Wizard Of Odds Weekly Update July 18, 2019
I just returned from a week in Texas, mainly to look at colleges for Wizard Jr. Along the way we did some typical touristy activities. By no means am I an authority on Texas, but here are some quick travel tips should you find yourself in the Lone Star state.
First, a warning, the middle of Texas in the middle of July is HOT. This is coming from someone who has lived in Las Vegas for 18 years. At least the dry desert air dries off sweat but in humid Texas it just stays there and you're drenched ten minutes after you step out the door. That said, if you do venture outside, please drink a lot of water. Don't wait until you are thirsty. It's a recipe for dehydration and heat stroke to mix being outside in hot humid weather and not staying hydrated. Drinking coffee and alcohol does not count towards fluid consumption, but counts against it.
That said, our trip began in College Station to see Texas A&M. College Station is definitely a college town, but unlike any other I've seen before. Much unlike my own Isla Vista, CA, there doesn't seem to be much of a college scene next to the campus. The only touristy thing I did was Veterans Memorial Park, which is a walk through military history with statues and sculptures not just from every war but many minor military missions, some of which I never heard of.
Rosie the Riveter and I
However, the most interesting event of College Station I wasn't expecting. At sunset at the Dixie Chicken, across the street from the college, I suddenly seemed to be in the movie The Birds, except the birds were not attacking. What seemed to many thousands of birds appeared out of nowhere and acted crazy, flying around randomly, but generally staying above some oak trees. I posted a video of it here. Afterward, I asked several people about it, but nobody knew anything about it nor seemed to care. Eventually, I came to a docent at the George H. W. Bush Library, which I recommend, who said the birds were starlings who tend to take a liking to certain oak trees. He went onto say that Texans generally don't like them and will even cut down trees if the birds take a liking to them.
Our next stop was Austin, where I have been before recently. While I can't say I've seen every corner of Texas, Austin is definitely my favorite spot, other than maybe Shackelford [sic] County. Briefly, Austin is a very fast growing city, mostly known for the University of Texas, a very loud and youthful scene on sixth street, and as the silicon valley of Texas. Here are some things I recommend doing there:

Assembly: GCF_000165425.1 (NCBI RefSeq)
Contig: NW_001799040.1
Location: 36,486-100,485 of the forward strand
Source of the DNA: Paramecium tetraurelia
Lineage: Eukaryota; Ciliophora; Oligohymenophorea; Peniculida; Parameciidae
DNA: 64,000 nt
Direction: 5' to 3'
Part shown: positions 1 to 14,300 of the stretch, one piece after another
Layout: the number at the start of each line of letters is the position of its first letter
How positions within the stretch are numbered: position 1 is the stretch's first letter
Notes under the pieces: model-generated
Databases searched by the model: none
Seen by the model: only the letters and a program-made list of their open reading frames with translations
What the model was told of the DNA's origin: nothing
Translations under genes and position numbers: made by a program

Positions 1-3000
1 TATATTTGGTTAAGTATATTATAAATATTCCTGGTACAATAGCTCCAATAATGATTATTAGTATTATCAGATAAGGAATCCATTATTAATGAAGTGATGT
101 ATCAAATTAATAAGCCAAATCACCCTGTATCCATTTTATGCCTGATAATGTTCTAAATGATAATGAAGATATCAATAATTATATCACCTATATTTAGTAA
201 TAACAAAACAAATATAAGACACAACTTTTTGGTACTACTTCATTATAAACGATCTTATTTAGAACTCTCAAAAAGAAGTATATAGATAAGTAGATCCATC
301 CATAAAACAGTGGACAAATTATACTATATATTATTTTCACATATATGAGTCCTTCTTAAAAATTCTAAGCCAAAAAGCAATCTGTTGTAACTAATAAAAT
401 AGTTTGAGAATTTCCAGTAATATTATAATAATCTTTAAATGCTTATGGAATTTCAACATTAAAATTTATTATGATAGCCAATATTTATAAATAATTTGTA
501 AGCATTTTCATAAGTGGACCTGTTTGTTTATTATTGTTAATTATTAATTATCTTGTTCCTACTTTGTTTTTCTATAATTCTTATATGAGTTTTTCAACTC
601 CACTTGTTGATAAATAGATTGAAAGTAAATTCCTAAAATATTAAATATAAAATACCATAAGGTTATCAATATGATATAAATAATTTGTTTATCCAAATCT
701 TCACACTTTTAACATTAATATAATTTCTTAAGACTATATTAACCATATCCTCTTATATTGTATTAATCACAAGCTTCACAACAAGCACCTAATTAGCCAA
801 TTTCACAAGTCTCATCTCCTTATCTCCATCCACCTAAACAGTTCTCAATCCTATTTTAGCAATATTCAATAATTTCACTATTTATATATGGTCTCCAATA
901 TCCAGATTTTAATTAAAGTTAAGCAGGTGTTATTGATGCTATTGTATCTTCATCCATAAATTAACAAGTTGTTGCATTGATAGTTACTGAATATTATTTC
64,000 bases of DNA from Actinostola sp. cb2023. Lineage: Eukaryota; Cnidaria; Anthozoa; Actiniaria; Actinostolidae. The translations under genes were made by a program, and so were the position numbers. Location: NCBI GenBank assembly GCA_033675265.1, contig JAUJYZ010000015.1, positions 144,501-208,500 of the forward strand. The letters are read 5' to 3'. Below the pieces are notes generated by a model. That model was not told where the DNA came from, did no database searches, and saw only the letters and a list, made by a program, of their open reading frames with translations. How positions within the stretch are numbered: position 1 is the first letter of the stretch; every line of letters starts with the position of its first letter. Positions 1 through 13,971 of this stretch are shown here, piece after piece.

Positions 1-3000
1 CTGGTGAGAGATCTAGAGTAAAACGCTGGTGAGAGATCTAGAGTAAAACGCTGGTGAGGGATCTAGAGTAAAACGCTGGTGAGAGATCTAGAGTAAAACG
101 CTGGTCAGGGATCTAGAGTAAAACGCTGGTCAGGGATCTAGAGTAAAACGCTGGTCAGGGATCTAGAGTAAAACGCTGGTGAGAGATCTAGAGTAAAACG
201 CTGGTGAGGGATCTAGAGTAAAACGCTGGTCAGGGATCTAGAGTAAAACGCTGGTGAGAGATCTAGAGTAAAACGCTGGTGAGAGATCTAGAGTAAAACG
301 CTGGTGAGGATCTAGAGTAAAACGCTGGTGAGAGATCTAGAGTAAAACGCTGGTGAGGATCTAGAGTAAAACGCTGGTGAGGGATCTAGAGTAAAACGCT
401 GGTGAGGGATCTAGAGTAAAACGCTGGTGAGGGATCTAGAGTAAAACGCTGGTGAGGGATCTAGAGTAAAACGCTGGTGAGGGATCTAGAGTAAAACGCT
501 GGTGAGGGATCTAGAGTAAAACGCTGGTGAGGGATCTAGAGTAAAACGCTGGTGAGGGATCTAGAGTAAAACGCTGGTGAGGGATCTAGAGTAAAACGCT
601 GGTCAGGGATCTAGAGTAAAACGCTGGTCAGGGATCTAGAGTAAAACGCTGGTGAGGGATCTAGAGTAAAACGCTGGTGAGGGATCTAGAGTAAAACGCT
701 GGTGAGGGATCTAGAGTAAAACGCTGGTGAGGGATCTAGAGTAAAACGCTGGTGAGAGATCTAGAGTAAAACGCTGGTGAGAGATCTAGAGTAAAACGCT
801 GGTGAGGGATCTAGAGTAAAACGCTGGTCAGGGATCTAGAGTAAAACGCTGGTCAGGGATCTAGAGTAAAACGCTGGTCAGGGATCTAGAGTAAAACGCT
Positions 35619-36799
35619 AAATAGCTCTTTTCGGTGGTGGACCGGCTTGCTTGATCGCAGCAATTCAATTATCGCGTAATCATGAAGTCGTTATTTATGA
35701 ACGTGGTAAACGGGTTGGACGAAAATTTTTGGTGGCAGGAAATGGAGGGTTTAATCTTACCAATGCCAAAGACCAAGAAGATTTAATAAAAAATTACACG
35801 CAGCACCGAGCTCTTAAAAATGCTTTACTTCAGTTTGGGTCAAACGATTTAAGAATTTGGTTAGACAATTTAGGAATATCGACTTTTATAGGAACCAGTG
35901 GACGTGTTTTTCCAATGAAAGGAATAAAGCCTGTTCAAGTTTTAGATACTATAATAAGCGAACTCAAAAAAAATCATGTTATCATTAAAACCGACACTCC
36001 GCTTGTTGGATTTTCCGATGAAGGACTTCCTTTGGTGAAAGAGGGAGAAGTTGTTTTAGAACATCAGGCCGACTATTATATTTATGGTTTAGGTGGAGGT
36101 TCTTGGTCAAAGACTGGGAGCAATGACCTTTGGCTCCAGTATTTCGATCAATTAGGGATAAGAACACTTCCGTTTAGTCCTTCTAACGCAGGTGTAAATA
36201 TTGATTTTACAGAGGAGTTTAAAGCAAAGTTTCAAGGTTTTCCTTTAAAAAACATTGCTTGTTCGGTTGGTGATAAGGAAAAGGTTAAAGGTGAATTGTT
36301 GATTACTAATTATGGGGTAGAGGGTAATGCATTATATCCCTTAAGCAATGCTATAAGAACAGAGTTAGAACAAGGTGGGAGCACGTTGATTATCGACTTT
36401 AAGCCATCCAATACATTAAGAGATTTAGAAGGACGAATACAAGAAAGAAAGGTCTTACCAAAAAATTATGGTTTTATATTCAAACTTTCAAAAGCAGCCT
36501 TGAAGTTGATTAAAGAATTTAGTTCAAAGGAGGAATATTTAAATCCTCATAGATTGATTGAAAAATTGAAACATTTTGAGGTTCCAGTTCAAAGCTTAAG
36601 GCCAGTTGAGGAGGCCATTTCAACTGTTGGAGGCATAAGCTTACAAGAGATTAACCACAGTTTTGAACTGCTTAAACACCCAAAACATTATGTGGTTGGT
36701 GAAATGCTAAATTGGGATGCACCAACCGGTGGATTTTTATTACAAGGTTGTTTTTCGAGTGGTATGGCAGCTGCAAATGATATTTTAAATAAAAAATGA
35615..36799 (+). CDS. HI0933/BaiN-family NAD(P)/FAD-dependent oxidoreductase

- Tour the state capitol building, the largest in the United States. I would say it's on par in size with the U.S. capitol building.
- Tour the Lyndon Johnson museum at the University of Texas.
- Experience the exodus of bats from the Congress Street Bridge at sundown. It's worth the price for a bat cruise. Be sure to book a reservation early. If you can't get a ticket, I would watch from the top of the bridge, as opposed to the shore of the river.
- Visit 6th Street at night. Even if it isn't your scene, it's something to behold.
- Eat at OneTaco, a taco truck at 6th and Nueces. Have some beers at Little Woodrow's at the same time. These are the best tacos I've ever had and great shaded outdoor environment at Woodrow's too.
- Swim at Barton Springs. This is a natural spring where locals go to cool off. Nothing beats it on a hot summer day. It's worth the money to go to the "municipal pool" section, which is deeper and has plenty of grass to relax on.
Clock tower at UT Austin
After Austin it was onto San Antonio. I was there for only two days, so can't claim to be an expert. I will say the River Walk is enjoyable to walk and much cooler than the streets above. It is nicely lower by about 20 steps from the street level with lots of trees and tall buildings for shade. However, it is very touristy. I would imagine the locals avoid it like we Vegas locals avoid the Strip.
You can't not visit the Alamo in San Antonio. It is right there in downtown, near parts of the River Walk. Entry is free, although you have to pay extra for a tour or entry to the famous church building. When I was there it was too dang hot to stand in line for any of the extras.
Don't forget to visit the Alamo
Otherwise, the only other thing I did was watch the light show on the side of the San Fernando Cathedral. This is a 20-minute show of music and lights, which endeavors to show the history of Texas. It's enjoyable and absolutely free.
Finally, we had half a day in Houston. We spent it visiting Rice University, taking the train ride around Hermann Park, and doing the Houston Museum of Natural Science. This is one of the most impressive museums I've ever seen. There is an enormous room of just dinosaurs. The rest of it showcases animals native to Texas, crystals, gems, and a huge globe of the moon. There are other parts too, but we had only so much time there.
In closing, if you're traveling the Texas highways, be sure to visit a Buc-Ee's.